Anteaters are fascinating animals that feed primarily on ants and termites. Their long snouts and sticky tongues are perfectly adapted for seeking out and consuming these insects. But just how many ants does an anteater eat in a given year? Let’s take a closer look at anteaters and their voracious appetites to find out.
The Anteater’s Diet
Anteaters are part of the order Pilosa, which includes sloths and armadillos. There are four living species of anteaters: the giant anteater, the silky anteater, the northern tamandua, and the southern tamandua. All species feed predominantly on ants and termites, which make up about 90% of their diet. The other 10% consists of other insects and small invertebrates.
Anteaters are highly specialized to find and consume ants and termites. Their tubular snouts allow them to poke into nests and mounds. They have no teeth, but use their long, sticky tongues to lap up the insects. Their tongues can protrude more than 2 feet! Anteaters swallow their prey whole and rely on their muscular stomachs to grind the insects up.
Estimating An Anteater’s Consumption
An anteaters daily food intake depends on its size and species. The giant anteater is the largest, consuming up to 30,000 insects per day. Silky anteaters are the smallest and eat around 2,000 insects daily. Tamanduas are of medium size and eat around 9,000 insects per day.
To estimate how many ants an anteater eats per year, we need to know:
- The number of insects it eats per day
- The percentage of its diet that is ants/termites
- The number of days in a year (365)
Let’s calculate for a giant anteater:
- 30,000 insects per day
- 90% are ants and termites = 27,000
- 27,000 ants x 365 days = 9,855,000 ants per year!
For a tamandua:
- 9,000 insects per day
- 90% are ants and termites = 8,100
- 8,100 ants x 365 days = 2,956,500 ants per year
Factors That Influence Consumption
There are a few factors that cause the number of ants an anteater eats per year to vary:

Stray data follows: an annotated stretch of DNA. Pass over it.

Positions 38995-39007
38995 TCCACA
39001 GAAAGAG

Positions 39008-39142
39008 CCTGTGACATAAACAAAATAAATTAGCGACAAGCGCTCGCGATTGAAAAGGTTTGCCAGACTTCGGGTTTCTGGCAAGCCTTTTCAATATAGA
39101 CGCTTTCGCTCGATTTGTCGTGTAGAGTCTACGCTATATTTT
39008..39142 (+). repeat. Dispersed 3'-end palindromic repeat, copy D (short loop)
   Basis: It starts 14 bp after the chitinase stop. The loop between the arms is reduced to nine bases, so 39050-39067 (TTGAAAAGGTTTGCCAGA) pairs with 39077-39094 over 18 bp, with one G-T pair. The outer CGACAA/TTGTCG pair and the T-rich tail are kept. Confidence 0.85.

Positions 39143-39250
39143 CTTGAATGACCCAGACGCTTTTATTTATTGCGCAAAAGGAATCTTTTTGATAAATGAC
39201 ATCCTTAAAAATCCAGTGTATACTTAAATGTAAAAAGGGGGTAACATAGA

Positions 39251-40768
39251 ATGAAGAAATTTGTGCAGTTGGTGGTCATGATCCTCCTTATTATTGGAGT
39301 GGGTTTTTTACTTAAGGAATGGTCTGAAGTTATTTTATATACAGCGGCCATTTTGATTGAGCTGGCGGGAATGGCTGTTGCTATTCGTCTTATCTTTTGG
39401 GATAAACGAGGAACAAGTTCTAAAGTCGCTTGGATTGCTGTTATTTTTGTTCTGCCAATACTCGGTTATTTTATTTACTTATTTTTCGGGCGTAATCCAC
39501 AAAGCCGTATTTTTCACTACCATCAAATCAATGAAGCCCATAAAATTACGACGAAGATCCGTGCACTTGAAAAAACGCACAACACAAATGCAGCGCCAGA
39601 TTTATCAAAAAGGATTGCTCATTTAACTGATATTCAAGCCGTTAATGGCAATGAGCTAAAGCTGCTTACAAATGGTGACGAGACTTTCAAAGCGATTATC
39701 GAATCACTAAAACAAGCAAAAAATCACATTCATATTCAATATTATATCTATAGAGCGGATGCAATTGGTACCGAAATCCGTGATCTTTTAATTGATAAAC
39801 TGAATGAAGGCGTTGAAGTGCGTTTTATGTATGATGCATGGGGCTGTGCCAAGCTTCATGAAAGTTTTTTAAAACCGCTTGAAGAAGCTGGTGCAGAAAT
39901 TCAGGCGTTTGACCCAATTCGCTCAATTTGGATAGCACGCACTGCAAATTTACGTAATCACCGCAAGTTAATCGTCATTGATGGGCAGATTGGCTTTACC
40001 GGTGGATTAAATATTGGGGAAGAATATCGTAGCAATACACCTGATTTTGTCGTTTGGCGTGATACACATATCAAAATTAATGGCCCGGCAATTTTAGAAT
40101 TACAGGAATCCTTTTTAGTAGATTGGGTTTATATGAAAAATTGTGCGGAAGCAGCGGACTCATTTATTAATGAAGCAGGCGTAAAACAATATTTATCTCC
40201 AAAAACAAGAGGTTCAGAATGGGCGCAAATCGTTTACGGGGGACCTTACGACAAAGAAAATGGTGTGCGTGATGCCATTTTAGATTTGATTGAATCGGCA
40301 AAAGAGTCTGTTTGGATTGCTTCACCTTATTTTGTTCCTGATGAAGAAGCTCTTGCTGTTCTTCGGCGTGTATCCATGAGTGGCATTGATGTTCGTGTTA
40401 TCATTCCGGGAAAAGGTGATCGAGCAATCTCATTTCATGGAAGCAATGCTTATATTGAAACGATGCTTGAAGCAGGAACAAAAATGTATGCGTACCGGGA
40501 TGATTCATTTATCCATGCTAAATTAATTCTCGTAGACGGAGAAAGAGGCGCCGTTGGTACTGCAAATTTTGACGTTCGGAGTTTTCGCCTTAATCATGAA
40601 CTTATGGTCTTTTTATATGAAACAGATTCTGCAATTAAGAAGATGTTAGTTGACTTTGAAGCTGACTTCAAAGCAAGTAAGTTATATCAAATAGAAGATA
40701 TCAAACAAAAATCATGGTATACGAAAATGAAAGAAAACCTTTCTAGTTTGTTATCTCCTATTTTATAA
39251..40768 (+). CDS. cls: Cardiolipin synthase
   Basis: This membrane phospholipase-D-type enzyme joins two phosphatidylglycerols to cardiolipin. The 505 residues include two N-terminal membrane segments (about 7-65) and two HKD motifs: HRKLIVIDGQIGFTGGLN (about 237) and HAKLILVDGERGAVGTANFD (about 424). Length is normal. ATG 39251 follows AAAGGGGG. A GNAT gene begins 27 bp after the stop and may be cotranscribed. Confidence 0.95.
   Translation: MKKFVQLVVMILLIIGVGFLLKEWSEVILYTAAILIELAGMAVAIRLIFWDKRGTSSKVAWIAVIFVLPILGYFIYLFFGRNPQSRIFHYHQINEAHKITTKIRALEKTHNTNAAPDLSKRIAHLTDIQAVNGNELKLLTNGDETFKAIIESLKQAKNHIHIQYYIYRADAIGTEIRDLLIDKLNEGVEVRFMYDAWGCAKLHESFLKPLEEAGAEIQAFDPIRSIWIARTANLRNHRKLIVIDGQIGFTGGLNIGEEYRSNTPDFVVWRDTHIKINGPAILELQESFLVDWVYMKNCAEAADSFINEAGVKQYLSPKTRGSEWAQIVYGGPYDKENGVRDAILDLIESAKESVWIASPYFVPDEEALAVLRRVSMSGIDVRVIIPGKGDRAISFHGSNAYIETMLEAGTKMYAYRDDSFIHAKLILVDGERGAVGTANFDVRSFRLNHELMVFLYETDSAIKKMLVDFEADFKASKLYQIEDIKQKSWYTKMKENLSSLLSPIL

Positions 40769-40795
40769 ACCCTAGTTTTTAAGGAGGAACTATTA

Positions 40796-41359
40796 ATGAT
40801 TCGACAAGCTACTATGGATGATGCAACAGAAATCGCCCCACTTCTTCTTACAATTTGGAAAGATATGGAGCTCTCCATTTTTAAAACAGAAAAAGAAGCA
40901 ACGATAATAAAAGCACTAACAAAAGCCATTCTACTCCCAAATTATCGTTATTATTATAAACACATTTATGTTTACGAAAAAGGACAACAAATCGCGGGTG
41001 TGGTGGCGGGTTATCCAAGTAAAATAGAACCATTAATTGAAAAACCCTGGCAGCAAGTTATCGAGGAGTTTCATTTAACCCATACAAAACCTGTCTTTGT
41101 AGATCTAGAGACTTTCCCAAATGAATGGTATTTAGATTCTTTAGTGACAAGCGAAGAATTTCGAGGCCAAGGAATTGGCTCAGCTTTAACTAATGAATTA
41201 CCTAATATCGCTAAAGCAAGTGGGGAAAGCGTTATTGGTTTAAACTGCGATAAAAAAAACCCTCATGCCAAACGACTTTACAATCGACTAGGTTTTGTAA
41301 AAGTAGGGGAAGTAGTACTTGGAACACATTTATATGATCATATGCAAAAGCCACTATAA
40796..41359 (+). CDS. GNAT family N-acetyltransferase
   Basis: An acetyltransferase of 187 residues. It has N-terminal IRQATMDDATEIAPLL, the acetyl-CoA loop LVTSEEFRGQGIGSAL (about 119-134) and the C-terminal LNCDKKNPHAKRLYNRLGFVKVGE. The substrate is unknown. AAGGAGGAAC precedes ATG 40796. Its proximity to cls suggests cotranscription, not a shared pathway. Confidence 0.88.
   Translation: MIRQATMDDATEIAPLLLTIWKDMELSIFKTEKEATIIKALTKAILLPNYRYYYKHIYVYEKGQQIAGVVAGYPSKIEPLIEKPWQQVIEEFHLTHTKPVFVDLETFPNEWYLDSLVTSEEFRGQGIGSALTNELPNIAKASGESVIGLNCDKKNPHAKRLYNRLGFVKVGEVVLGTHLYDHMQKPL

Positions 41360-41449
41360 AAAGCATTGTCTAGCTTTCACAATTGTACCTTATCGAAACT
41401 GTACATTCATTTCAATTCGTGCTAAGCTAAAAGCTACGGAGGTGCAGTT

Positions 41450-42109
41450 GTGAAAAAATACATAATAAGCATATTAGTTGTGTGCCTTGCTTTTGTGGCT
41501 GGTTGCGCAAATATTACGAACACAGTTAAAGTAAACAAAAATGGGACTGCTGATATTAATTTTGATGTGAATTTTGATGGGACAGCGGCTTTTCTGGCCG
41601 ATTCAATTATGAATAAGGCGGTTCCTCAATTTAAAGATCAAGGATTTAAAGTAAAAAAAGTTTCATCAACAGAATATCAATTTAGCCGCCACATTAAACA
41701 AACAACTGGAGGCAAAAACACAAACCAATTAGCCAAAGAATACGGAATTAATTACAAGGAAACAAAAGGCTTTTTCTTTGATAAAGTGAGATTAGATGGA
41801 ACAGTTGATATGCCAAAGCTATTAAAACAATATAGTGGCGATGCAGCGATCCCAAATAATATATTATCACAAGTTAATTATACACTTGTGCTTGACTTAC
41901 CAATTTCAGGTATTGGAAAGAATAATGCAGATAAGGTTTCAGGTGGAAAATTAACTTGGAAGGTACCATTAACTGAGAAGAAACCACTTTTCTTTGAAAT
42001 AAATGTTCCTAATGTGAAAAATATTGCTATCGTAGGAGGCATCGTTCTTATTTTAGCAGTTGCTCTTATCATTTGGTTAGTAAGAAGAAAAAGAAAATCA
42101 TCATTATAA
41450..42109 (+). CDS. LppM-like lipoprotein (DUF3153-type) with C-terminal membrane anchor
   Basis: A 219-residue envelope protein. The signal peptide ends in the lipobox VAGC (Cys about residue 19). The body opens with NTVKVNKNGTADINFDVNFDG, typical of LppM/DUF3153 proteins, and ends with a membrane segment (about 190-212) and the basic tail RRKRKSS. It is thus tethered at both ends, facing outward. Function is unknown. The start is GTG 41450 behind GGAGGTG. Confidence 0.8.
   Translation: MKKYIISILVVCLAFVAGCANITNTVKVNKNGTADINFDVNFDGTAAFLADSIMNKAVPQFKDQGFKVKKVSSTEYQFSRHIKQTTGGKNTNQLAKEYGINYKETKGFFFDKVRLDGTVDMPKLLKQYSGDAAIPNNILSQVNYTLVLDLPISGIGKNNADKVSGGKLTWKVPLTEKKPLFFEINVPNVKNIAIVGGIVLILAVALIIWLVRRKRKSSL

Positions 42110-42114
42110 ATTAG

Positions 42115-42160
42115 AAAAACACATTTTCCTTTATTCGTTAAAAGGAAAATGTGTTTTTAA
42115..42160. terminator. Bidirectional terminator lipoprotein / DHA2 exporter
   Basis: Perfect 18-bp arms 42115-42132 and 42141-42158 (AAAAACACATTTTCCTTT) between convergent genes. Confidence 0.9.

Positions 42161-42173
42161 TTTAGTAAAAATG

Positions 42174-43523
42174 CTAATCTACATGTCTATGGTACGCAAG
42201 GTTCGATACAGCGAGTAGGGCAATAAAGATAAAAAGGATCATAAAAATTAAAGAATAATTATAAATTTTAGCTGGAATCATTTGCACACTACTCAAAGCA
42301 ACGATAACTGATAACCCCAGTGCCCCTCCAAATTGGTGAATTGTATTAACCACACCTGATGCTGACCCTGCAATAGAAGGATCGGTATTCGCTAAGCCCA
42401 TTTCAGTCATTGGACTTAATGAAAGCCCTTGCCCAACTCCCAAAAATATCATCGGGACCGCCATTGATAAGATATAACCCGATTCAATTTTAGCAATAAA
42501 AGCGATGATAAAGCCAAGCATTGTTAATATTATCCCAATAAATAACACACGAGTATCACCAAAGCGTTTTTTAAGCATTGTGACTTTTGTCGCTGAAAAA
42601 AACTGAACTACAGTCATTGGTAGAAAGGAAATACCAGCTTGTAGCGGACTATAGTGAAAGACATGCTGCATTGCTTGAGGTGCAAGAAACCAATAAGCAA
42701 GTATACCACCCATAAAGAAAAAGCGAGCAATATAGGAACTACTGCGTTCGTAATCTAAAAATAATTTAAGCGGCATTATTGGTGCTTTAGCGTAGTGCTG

- Species – As we saw, giant anteaters eat way more than tamanduas or silky anteaters.
- Size – Larger individuals within a species will eat more than smaller ones.
- Season and climate – In warm months when ants are active, anteaters eat more. In colder months with less ant activity, they eat less.
- Reproductive status – Pregnant and lactating females have higher caloric needs.
- Abundance of prey – When ant and termite numbers are high, anteaters can eat more.
These factors can cause anteaters in the same habitat to consume anywhere from 50% to 150% of the estimated yearly averages. In good conditions with lots of prey, anteaters can eat substantially more than our baseline estimates.
An important consideration is whether anteaters deplete their local ant and termite populations. Research suggests anteaters do not cause long-term reductions in prey density. Ant and termite colonies are resilient to predation. Their populations can rapidly recover and maintain high densities with anteaters present.
There are somewhere between 10,000-100,000 ants in a typical mound. Tropical habitats where anteaters live have incredibly high densities of ants and termites. The Amazon rainforest has been estimated to contain over 400 billion insects per acre. About 10-15% are ants and termites, so trillions are available as prey.
With anteaters occupying large home ranges up to 80 square km, they continuously move between many nests and colonies. This prevents them from over-exploiting any single area. Their voracious ant consumption is sustainable thanks to the super-abundance of prey.
Comparison To Other Ant Predators